Sunday, April 09, 2006
This morning, TCM ran a marvelously entertaining 1936 movie entitled STRIKE ME PINK starring Eddie Cantor. Keaton, Chaplin, Groucho and Stan Laurel all lived long enough to see their legends rediscovered by later generations. Apparently, Eddie Cantor, in spite of living until 1964, did not live long enough. Today, Cantor is a trivia question even among many OTR buffs but at one point he was most definitely a first-stringer. In the early part of the twentieth century, the comedian known for his trademark "banjo eyes" had made a name for himself in vaudeville, on early recordings and in Ziegfeld’s Follies on Broadway. He even starred in his first film as early as 1926 and made his first radio appearance not long afterwards. He was one of the founders of the famous March of Dimes charity and an early president of the Screen Actors Guild.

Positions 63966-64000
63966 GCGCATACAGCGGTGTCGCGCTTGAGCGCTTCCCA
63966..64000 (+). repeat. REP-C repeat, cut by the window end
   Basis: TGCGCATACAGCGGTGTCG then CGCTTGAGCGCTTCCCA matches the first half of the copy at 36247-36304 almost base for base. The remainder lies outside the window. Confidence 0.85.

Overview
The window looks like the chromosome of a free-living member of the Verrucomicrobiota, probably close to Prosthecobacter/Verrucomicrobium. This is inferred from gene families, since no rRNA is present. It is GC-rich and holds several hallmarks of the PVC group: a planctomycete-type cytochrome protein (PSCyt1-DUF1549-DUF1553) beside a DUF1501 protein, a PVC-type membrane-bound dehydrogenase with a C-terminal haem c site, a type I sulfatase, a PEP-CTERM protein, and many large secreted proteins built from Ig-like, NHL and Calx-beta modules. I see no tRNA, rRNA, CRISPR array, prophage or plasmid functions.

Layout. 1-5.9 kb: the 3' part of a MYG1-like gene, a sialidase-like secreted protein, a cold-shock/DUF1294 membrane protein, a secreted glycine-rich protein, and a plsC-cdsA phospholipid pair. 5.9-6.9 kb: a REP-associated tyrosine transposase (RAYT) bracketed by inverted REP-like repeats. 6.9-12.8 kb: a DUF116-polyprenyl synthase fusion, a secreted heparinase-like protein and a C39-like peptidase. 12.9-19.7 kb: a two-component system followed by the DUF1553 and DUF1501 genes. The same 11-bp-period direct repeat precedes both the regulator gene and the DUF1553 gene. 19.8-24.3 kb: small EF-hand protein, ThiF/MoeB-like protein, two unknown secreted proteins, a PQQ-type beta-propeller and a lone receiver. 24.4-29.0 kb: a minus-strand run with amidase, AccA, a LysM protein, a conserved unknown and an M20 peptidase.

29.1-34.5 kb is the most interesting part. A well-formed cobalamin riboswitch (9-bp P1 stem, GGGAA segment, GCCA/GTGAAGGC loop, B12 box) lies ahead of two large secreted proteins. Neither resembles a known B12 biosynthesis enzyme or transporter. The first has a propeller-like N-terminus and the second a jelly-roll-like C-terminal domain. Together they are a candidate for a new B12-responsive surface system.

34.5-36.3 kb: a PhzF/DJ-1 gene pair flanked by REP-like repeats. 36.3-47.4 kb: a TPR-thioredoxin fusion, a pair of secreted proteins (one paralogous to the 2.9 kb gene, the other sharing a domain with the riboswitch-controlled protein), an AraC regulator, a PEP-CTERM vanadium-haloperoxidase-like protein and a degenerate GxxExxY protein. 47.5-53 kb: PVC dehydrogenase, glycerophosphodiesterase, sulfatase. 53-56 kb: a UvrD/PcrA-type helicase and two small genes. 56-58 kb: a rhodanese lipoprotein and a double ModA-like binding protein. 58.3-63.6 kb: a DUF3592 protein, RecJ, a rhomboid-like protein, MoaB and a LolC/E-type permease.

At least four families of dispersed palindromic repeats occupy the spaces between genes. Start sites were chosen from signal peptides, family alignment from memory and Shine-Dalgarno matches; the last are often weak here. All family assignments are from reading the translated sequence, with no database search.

In character and in real life, he wore his heart on his sleeve and, unlike other comedians of the day did little to disguise his Jewish background. He sang in a high pitched voice while dancing a silly little dance (originally in blackface a la Jolson). His series was reminiscent of his great friend Jack Benny’s in that he surrounded himself with talented performers and wasn’t averse to them getting the applause from time to time. Everyone knew his wife was Ida and that they had a house full of girls. It became as much of a running gag on radio as the Crosby boys. Among those talents discovered by Cantor were comedian Bert (The Mad Russian) Gordon and singers Deanna Durbin, Dinah Shore and Eddie Fisher. He published several autobiographical volumes including the enjoyable 1957 one seen here. He was so big that he even got his own bio-pic in the 1950’s! Maybe it’s time for another one, perhaps a mini-series, so that a generation that may never even have heard of him can come to appreciate the talents of Eddie Cantor.